Hiding in the shadows of infertility
Trying to conceive
Most people have stopped asking us when we're going to start popping out babies now.
We've only been married a year but the distinct lack of pregnancy news has lead most to believe there are problems. And there are*.
You probably know a couple like us in your own lives; they gushed about how excited they were to start a family in the beginning, then there was radio silence.
Unless you've tried and failed at having a child, you probably won't understand the internal hell it is being a part of the 'trying to conceive' (TTC) journey.
But I want to let you in on our little world; maybe it will help you become a better parent, knowing you have been blessed with the job so many of us want.
And to those who are on the rocky TTC path, I'm hoping for the awareness to shine some light on that often-dark spot in your life.
I cannot say it enough: you are not alone. You. Are. Not. Alone.
So who are the great un-pregnant?
We are a secret club; we are your friends, your colleagues, your siblings, your associates, your family.
We are bound by a silent taboo; some of the closest people in our lives don't know what we're going through.
We are that couple who have been married for a few years and despite an active interest in children, never seem to produce one of our own.
We are the women who leave the room when someone announces their pregnancy with great fanfare at the office at work.
We are the people who like your sonogram photo pregnancy announcement on Facebook, then feel a sting like a thousand paper cuts every time we get a subsequent notification of "Congrats!!!!!!!" on the update.
We are the women whose friends feel worried, concerned and embarrassed to tell us they are pregnant for fear we will rip their belly open and steal the baby from their uterus.
Or that we won't be their friend anymore.
We are the women who turn down that glass of wine, not because we're pregnant, but because we're pumped full of drugs to try and make us conceive.
We are the women who are forever rushing off to various appointments, our arms baring the signs of countless needle pricks from blood tests.
We are the women who turn down that invite to that event or holiday because we're saving money - not for a new car, or home renovations, but the inevitable bills that roll in from the specialists.
We are the women who smile, nod and try to sputter out "Soon, hopefully" or "We'll see what happens" when you ask us when we're going to have kids.
And then we go away and we cry.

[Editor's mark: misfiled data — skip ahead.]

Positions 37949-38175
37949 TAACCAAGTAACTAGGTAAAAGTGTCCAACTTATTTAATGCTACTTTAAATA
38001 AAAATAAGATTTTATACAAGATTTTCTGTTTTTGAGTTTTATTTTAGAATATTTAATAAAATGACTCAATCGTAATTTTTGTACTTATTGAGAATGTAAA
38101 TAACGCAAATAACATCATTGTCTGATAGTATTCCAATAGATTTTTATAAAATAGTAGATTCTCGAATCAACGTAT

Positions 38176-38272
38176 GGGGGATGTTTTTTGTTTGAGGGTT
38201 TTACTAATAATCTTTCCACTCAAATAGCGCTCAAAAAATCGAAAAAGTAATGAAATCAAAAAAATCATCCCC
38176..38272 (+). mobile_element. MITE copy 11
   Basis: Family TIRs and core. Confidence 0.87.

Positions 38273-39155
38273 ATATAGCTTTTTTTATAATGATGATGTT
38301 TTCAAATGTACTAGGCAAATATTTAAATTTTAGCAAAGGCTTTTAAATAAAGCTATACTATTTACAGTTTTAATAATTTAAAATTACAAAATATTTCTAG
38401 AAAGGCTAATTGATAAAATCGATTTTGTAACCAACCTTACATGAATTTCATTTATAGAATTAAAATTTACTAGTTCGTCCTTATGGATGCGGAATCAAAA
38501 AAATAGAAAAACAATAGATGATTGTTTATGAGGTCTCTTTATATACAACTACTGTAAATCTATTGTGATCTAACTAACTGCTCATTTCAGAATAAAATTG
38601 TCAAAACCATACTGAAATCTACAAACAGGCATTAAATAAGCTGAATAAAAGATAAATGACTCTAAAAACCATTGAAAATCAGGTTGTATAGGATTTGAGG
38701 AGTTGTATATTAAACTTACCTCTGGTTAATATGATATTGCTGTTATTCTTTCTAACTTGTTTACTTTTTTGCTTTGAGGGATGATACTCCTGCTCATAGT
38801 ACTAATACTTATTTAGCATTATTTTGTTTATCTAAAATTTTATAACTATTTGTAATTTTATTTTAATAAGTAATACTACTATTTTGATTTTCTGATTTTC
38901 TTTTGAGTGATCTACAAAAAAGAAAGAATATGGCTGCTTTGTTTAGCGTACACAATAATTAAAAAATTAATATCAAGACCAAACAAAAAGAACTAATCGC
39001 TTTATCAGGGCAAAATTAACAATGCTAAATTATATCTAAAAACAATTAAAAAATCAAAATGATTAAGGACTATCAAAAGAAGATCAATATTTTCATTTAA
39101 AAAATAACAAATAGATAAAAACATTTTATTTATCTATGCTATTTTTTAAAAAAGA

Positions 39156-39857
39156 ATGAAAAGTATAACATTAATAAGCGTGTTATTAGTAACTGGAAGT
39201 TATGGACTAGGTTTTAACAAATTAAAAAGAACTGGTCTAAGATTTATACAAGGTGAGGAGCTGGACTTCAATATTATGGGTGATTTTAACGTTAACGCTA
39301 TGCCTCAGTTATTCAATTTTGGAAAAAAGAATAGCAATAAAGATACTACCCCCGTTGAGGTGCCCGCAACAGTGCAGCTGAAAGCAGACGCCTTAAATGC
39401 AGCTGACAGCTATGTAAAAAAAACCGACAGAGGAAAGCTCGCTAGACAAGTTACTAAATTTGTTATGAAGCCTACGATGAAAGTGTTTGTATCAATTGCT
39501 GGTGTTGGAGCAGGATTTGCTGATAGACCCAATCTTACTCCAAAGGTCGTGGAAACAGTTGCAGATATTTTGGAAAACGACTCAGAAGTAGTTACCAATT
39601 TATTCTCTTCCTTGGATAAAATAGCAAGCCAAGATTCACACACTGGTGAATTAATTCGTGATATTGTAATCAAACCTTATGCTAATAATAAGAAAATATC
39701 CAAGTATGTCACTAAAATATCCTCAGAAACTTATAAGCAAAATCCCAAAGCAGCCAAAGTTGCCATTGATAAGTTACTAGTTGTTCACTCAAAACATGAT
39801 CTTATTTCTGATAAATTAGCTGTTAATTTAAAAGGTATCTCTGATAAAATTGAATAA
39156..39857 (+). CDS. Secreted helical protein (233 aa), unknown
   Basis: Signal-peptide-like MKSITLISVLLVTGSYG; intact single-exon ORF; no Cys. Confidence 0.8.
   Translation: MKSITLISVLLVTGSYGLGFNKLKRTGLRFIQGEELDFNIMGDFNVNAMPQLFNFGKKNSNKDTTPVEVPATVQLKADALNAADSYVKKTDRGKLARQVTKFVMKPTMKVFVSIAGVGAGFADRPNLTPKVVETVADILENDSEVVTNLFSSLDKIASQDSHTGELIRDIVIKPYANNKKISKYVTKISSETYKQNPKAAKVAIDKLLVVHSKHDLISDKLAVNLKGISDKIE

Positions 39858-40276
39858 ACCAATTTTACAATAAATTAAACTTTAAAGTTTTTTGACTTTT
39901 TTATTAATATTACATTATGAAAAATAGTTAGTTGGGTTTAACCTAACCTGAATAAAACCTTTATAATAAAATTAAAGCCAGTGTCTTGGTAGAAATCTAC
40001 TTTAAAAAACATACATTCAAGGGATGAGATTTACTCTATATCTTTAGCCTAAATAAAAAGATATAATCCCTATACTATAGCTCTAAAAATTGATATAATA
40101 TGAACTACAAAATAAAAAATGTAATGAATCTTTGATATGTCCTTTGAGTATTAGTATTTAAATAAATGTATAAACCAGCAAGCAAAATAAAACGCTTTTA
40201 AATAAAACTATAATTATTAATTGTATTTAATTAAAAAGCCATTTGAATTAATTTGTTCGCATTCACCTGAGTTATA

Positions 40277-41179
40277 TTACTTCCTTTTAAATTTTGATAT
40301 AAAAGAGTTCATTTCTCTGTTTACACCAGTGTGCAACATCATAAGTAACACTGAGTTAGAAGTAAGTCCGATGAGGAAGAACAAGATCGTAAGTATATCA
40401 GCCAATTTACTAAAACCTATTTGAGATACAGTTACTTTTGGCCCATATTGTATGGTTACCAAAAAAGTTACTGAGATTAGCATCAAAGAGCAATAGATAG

We cry a lot.
We are also, more often than not, supported by wonderful partners who feel the whole journey in their own way too.
Infertility - and that's defined as a couple that have been unable to conceive after 12 months or more of unprotected, regular sex - affects (depending on what you read) about 10 to 20 per cent of couples.
So it's fair to say it's more common than many of us may think.
But when you're experiencing it, when you're going through it, when you're suffering from it, there are fewer times you ever feel more isolated and alone. (In fact, it feels like there are babies everywhere. EVERYWHERE!)
Many couples spend their childbearing years trying to avoid conception by using contraception, so when the time comes to try to make a baby, most think throwing away the pills/condoms/injections/other contraptions is enough.
But when it doesn't come naturally, when the body doesn't respond the way it should, and when no baby arrives, we start asking questions.
Then we get the answer no body wants to hear: I'm sorry, you're infertile.
Don't get me wrong, I know my husband and I will be parents one day; I'm utterly convinced of that.
We haven't given up hope, and there is every chance, with the help of modern technology (or maybe even naturally!), that we will achieve our goal and our family will grow.
It's just the road to parenthood has started off as more of a Rally of New Zealand, with twists, turns, bumps and crashes... rather than the have-a-glass-of-wine-and-light-some-candles-lets-get-jiggy-with-it romantic conception experience that I once hoped for.
But I refuse to hide in the shadows of infertility. It is such a dark place as it is; the silence only makes it worse and perpetuates the idea that this is something we should be deeply ashamed of.
We're trying to do a beautiful thing. This is our story.
* I'll get into further details on this in future columns. In the meantime, please try to refrain from commenting saying "Just relax! It's easy! We got pregnant on our first go because we were relaxed!" or I will set my army of hormonal, infertile friends and support team on to you. We are a scary bunch (especially at that time of the month) so you have been warned!
- Essential Mums